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  • mediazioni e arbitrati, risoluzione alternativa delle controversie e servizi di mediazione e arbitrato


    » 09/03/2010, 00.00

    SRI LANKA - SAUDI ARABIA

    Colombo activists and religious leaders call for end to abuse of migrants in Saudi Arabia

    Melani Manel Perera

    In front of the Saudi Embassy in Colombo hundreds accuse their governments of failing to defend migrant rights. Protests triggered by the brutal story of a domestic worker tortured by her employers in Saudi Arabia who returned home with nails hammered throughout her body.

    Colombo (AsiaNews) - Hundreds of human rights activists, religious leaders and local film stars have protested against the torture suffered by Sinhalese migrants in Saudi Arabia for work. On August 30 a crowd of people gathered in front of the Saudi Embassy in Colombo, shouting out slogans against the governments of Rhyad and Colombo, accused of doing nothing against the violation of human rights of migrants.

    The protests were triggered by the brutal incident of LP Ariyawathi, a domestic worker of 49, tortured by the Saudi family where she worked. As punishment, employers hammered nails in her hands and legs. Currently the Saudi authorities have denied the fact, accusing the woman of inventing everything for the purposes of extortion.

    Ariyawathi worked for five months in a Riyadhi family. On August 21 she returned home telling the family she had been tortured by her employers for her inability to communicate in Arabic with the nails and pins planted in various parts of her body. Doctors at the Kamburupitiya Hospital (south of Sri Lanka) who last week visited the girl, confirmed the 24 nails five inch removed from her body long during an operation that lasted three hours.

    In recent days, a Sri Lankan delegation was sent to Saudi Arabia to discuss the situation with Riyadh officials and seek an investigation. Kusuma Chandrakanth, a friend of the woman, told AsiaNews: "The Government Agency for foreign employment simply sends workers outside the country and are not interested in their suffering."

    Even Buddhist monk Baddegama Samitha, ,accuses the government of not doing enough for migrants. "Its not enough to send people to other countries to meet the demand for labour. The authorities have a great responsibility in defending the rights of all those who work abroad and send money home. "

    Saudi Arabia employs over 1.5 million foreign nationals. Most of them are women from Sri Lanka, Indonesia, Philippines, Nepal. In recent years Human Rights Watch and other human rights groups have denounced the poor condition of workers. They are often victims of abuse, such as torture, unpaid wages and subjected to gruelling work hours without rest.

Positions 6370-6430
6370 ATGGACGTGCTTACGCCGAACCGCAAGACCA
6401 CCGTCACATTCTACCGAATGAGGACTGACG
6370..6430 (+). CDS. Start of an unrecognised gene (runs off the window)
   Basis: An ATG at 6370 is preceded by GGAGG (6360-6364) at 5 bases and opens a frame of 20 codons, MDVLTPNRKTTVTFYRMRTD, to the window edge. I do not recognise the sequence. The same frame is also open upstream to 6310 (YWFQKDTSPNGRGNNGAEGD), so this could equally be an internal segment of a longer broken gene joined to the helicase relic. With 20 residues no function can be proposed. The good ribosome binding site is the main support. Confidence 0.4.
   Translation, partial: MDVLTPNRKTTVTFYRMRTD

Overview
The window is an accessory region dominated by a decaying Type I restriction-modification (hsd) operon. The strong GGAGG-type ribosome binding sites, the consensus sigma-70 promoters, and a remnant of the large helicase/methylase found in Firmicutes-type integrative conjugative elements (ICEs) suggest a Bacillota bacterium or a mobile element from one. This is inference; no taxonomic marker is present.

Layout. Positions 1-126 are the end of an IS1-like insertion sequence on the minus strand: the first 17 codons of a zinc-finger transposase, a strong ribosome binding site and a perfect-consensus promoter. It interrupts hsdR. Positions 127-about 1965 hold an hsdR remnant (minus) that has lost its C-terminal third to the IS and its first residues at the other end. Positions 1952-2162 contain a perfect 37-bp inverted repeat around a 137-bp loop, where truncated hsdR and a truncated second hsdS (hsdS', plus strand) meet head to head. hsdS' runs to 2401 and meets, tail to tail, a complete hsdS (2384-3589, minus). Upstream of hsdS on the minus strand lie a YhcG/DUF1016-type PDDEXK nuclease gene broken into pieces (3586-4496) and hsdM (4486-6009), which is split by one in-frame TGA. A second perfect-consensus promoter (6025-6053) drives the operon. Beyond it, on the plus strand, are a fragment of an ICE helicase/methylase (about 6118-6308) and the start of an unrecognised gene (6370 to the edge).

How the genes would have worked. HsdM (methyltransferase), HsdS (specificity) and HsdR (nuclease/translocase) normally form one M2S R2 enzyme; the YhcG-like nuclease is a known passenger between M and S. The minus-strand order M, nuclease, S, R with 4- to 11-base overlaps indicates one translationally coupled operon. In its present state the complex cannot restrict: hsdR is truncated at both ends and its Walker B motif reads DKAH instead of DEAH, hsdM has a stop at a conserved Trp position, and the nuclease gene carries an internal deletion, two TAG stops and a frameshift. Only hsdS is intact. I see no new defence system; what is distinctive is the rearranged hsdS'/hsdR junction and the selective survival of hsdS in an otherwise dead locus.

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    See also

    11/02/2011 SRI LANKA
    Religious sisters: government ineffective on violence against migrant women
    Age raised from 18 to 21 years. But some religious are convinced that the law is useless in the face of over 4 thousand complaints of abuse, violence and torture recorded in 2009 alone by the Sri Lanka Bureau of Foreign Employment.

    05/06/2010 PHILIPPINES - SAUDI ARABIA
    Filipino nurses in Riyadh against the centre of assistance to migrants: they have abandoned us
    Head of Overseas Workers Employment Assistance Administration in Riyadh under accusation. Instead of helping abused nurses he demands they return to work. The 30 women were repatriated in March and worked for Annasbah, a Riyadh company known for ongoing abuses against employees. Now fears for the fate of 30 other companions still blocked in the Saudi capital.

    28/01/2010 PHILIPPINES – SAUDI ARABIA
    Christian Filipino migrants forced to convert to Islam
    A Filipino nurse with ten years in Saudi Arabia talks about the dramatic situation of Christian workers, forced to embrace Islam just to keep their job. Despite abuses and violence, migrants still choose the Middle East because of the availability of work.

    24/03/2009 SAUDI ARABIA
    Religious police accused of torture by Saudi Society for Human Rights
    A report for the kingdom's highest advisory body confirms cases of abuse of power, mistreatment, harassment, and, in some cases, the death of people under arrest. The new head of the muttawa is asked to give precise guidelines to the members of the Commission for Promotion of Virtue and Prevention of Vice.

    10/01/2013 SAUDI ARABIA- SRI LANKA
    Migration flows to Saudi Arabia must be regulated to avoid another Rizana Nafeek
    Source talks to AsiaNews about illegal labour practices involving migrants to Saudi Arabia from Sri Lanka, India and Pakistan. "Exporting" countries fail to protect their migrants. In Rizana Nafeek's case, Sri Lankan authorities failed to provide her with a lawyer during her trial.



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